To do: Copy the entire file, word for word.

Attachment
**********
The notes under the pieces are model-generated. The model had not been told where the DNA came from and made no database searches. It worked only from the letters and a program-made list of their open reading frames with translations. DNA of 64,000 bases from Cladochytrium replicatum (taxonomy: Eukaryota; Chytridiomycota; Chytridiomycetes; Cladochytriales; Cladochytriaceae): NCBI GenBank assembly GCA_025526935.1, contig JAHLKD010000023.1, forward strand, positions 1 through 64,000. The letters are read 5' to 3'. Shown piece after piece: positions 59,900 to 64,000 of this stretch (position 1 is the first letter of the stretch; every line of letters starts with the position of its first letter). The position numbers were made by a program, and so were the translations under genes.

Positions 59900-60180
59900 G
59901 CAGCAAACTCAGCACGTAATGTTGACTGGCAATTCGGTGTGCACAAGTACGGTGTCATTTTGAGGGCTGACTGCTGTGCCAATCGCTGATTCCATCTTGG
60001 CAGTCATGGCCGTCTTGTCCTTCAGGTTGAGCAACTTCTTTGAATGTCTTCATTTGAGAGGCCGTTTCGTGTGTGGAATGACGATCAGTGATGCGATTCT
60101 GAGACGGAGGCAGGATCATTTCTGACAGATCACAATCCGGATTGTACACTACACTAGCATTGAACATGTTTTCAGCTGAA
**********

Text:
The notes under the pieces are model-generated. The model had not been told where the DNA came from and made no database searches. It worked only from the letters and a program-made list of their open reading frames with translations. DNA of 64,000 bases from Cladochytrium replicatum (taxonomy: Eukaryota; Chytridiomycota; Chytridiomycetes; Cladochytriales; Cladochytriaceae): NCBI GenBank assembly GCA_025526935.1, contig JAHLKD010000023.1, forward strand, positions 1 through 64,000. The letters are read 5' to 3'. Shown piece after piece: positions 59,900 to 64,000 of this stretch (position 1 is the first letter of the stretch; every line of letters starts with the position of its first letter). The position numbers were made by a program, and so were the translations under genes.

Positions 59900-60180
59900 G
59901 CAGCAAACTCAGCACGTAATGTTGACTGGCAATTCGGTGTGCACAAGTACGGTGTCATTTTGAGGGCTGACTGCTGTGCCAATCGCTGATTCCATCTTGG
60001 CAGTCATGGCCGTCTTGTCCTTCAGGTTGAGCAACTTCTTTGAATGTCTTCATTTGAGAGGCCGTTTCGTGTGTGGAATGACGATCAGTGATGCGATTCT
60101 GAGACGGAGGCAGGATCATTTCTGACAGATCACAATCCGGATTGTACACTACACTAGCATTGAACATGTTTTCAGCTGAA